-  My second intended audience are those interested in the Pacific theatre. Guam was a strategic location for the Allies, and tends to be overshadowed by islands like Midway or Iwo Jima. In that sense, it shows strategy of warfare as well as what the navy built on the island during their time on the island.

-  Finally, my audience is my family members who had a personal relationship with my grandfather. I want to show them how the person they knew participated in global events, and therefore further their appreciation of the Second World War.

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Botticelli’s Primavera

Digital Story Title: Botticelli’s Primavera: A Why Done It Mystery

Brief description:

This DST looks at popular interpretations of Botticelli’s Primavera by art historians, while examining the topic of what makes someone a subject matter expert. The platform for this DST is a Why Done It court case in which the experts take the stand, and the counsel asks the question, “How do we know what we know?” and “What makes a person an expert?” The DST concludes with the jury stating their ruling on the case.

Main goal(s):

  • To provide an introductory level awareness of the popularly accepted interpretations of Botticelli’s Primavera.
  • To introduce/educate viewers on what makes a person/art historian an expert.
  • To introduce/educate viewers on how art historians come up with their theories/hypothesizes about art.
  • To empower viewers to conduct their own investigations into works of art.

Who is your intended audience? (e.g., colleagues, historians, art historians, the general public, high school history students, middle school music students, art students. . . )

Since this DST presents an introductory level of information, it would work best for general audiences, such as in a museum setting as part of an exhibit on Botticelli.  It could also be used as an educational resource for educators introducing middle school/high school students to the study of art history.

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Silent Voices

Digital Story Title:    Silent Voices: Mothers & Victims of Argentina’s “Dirty War”

Brief description: The story’s overall theme (perhaps, even, message) centers on how silence can serve as the most effective form of protest. The mothers of over 30,000 Argentines that became victims of the ruling junta’s persecution of political enemies began their protest amid a state of national euphoria in 1979. The goal of these mothers and grandmothers was to bring to the international community’s attention the atrocities perpetrated by the ruling junta. The celebratory tone of the nation’s first World Cup hosting, and victory, became a significant concern for the Madres & Abuelas de la Plaza de Mayo, many of whom were concerned by how easily the nation could become distracted from the more serious issues at hand. The fact that these mothers (and now grandmothers) continue to protest every Thursday, for 30 years, is a powerful testimony to the enduring memory of “los desaparecidos” in the collective conscious.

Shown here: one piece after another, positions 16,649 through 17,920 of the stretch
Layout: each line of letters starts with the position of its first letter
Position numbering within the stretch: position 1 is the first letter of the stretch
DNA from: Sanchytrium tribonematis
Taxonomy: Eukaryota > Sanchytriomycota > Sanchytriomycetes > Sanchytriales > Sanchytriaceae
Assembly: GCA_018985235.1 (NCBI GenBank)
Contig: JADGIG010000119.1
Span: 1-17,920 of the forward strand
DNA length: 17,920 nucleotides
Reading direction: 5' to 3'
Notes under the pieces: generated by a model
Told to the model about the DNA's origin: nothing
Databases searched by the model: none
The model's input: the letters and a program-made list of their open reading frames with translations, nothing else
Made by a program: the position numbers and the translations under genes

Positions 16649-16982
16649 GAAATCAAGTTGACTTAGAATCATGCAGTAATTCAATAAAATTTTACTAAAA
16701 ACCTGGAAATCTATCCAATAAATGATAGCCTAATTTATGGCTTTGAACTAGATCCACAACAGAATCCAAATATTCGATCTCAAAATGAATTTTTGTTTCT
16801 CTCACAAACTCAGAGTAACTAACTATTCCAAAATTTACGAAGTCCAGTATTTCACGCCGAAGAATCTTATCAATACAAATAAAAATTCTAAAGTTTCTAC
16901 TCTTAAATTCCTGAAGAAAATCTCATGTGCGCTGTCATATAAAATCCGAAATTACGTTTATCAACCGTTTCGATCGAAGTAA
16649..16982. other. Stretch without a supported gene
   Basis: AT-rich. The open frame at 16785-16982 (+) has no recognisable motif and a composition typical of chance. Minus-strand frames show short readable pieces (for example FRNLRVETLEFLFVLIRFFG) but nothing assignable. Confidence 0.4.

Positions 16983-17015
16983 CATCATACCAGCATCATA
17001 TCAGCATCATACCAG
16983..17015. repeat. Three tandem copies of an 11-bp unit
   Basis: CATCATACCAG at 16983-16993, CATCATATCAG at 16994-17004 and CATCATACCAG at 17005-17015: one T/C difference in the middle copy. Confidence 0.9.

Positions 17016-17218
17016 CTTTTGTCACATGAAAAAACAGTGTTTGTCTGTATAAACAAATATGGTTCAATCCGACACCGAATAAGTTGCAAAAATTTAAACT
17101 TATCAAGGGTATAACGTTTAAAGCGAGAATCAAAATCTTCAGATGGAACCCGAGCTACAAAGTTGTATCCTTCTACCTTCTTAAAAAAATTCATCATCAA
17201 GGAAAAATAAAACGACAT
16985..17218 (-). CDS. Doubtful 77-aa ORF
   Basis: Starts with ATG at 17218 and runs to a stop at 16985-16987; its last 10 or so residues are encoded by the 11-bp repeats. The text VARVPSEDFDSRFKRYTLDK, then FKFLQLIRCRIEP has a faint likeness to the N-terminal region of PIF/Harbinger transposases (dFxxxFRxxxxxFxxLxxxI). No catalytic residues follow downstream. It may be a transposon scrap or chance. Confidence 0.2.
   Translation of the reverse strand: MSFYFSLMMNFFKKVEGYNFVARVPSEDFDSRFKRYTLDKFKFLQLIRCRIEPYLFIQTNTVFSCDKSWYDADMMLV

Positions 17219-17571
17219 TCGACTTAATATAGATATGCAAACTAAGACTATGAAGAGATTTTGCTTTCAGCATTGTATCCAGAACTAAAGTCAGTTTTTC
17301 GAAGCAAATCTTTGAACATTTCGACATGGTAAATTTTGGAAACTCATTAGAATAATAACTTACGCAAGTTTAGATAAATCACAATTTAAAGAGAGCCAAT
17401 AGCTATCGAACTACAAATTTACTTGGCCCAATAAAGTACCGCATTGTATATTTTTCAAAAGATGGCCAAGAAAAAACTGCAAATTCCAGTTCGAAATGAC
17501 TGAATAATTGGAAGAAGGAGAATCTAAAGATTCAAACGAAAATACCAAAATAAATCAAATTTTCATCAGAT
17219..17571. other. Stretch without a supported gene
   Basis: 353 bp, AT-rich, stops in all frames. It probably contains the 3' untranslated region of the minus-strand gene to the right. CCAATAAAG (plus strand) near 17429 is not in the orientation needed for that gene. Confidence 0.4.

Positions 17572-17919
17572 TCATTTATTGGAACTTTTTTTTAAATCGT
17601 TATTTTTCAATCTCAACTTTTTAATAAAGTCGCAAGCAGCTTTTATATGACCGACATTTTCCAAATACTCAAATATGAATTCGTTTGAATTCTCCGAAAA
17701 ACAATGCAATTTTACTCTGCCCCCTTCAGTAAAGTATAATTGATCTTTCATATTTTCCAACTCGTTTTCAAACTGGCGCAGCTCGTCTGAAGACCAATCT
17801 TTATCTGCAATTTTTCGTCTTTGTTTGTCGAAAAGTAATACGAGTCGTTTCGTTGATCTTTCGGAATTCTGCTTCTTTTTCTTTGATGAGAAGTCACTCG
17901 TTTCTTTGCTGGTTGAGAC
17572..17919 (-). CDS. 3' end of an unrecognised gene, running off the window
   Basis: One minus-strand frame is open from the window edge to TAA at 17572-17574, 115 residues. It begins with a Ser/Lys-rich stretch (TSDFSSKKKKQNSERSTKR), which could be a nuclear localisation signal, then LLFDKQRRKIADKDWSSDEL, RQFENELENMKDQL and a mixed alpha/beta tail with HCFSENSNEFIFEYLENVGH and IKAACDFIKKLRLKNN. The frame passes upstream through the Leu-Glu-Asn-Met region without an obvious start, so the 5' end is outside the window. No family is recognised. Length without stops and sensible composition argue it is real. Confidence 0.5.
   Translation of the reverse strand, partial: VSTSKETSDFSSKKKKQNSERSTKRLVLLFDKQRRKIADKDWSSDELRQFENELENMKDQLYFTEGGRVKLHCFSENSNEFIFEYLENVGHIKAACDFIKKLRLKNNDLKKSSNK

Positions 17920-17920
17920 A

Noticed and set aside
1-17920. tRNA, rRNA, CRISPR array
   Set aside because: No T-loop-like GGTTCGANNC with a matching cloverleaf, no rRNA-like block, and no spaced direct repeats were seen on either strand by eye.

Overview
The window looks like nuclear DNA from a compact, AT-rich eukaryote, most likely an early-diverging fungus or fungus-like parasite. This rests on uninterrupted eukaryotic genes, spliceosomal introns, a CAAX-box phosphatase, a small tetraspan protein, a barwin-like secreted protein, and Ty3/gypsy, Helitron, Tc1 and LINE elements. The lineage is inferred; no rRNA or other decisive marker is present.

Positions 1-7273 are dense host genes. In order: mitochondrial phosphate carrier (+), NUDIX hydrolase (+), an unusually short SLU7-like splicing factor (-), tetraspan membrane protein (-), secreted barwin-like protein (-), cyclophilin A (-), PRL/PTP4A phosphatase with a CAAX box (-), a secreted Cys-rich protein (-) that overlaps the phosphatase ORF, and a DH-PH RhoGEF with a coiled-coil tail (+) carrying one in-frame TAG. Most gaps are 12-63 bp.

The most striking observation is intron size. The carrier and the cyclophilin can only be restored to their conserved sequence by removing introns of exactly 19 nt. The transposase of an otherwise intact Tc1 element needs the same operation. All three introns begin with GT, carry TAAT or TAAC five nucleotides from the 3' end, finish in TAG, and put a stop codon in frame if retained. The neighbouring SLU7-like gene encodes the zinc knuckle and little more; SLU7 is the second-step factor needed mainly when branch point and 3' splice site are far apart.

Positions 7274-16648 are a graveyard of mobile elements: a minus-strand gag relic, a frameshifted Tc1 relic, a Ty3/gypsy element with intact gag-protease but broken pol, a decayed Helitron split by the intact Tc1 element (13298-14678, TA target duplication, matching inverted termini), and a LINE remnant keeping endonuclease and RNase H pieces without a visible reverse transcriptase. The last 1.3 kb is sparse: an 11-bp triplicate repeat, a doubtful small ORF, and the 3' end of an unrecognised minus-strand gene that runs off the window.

Main goal(s): To produce a documentary DST project that can serve as an introduction to many Americans unaware of this sad chapter in modern American history. Another goal is to create a helpful video contribution to the already expansive efforts aimed at bringing renewed attention to these HROs (Human Rights Organizations). A last goal is to create an educational tool for lessons on: Latin American history (specifically Argentina), civil disobedience, human rights abuse and genocide, and the socio-political relevance of cultural agents like soccer.

Who is your intended audience? (e.g., colleagues, historians, art historians, the general public, high school history students, middle school music students, art students. . . )

  • College and high school educators are the prime audience; specifically, teachers of elective courses, world history, Spanish, and related collegiate courses.
  • Secondary audiences include: aficionados of Latin American History and of soccer, as well as those interested in protecting human rights and supporting HROs like the Madres & Abuelas de la Plaza de Mayo (which are two distinct groups)

Because the themes are heavy, the video will be housed in a more academic online forum where viewers can be cautioned about the explicit imagery found in dealing with issues of state-sponsored terrorism and political repression.

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Difficult, But Not Impossible: Planning the Day of Infamy

Brief description:
In 1926, General Billy Mitchell, the premier airpower advocate in the U.S., conducted a review of U.S. defenses in the Pacific. His conclusion was that the next war would be fought against Japan, and that it would start with a Japanese attack on Pearl Harbor, on a Sunday morning. By 1941, a string of circumstances and events came together in an implacable tide that pushed the Japanese to start the next war. With the U.S. With an attack Pearl Harbor. On a Sunday morning. While conventional American history focuses on the U.S. view of events leading up to and during the attack, an equally valid and quite fascinating narrative is found on the Japanese side of the story. The prophet on that side of the Pacific was Admiral Isoroku Yamamoto, who conceived of and pushed for the attack in spite of reservations about war with the U.S., and who famously and accurately predicted a six month window of Japanese success at the opening of hostilities. Reconstructed from interviews, diaries, official documents, media archives and post-war memoirs, the Japanese story of the attack reveals a human side of the men who planned and executed the Day of Infamy.

Main goal(s):
The main goal of this project is to show a different way of thinking about the events leading up to the attack on Pearl Harbor on 7 December 1941. The American history narrative about the Japanese attack often mirrors the attack itself – the Japanese mysteriously show up out of the blue, conduct an unprovoked attack on an unsuspecting American fleet and then vanish into the mists of the northern Pacific Ocean. Of course, the Japanese neither made this decision lightly, nor on the spur of the moment. But their side of the story is often lost in the patriotic retelling of the way American sailors and airmen overcame their difficulties to make the best out of this dastardly sneak attack.

Who is your intended audience?
(e.g., colleagues, historians, art historians, the general public, high school history students, middle school music students, art students. . . )

The intended audience is high school to undergraduate students who are familiar with the standard American history version of the attack on Pearl Harbor. The story will focus on the events leading up to the attack and the Japanese experiences during the attack. It will not provide a timeline or discuss events of the attack chronologically, so a historical awareness of the general events of the attack will be necessary to maximize the impact of this digital story.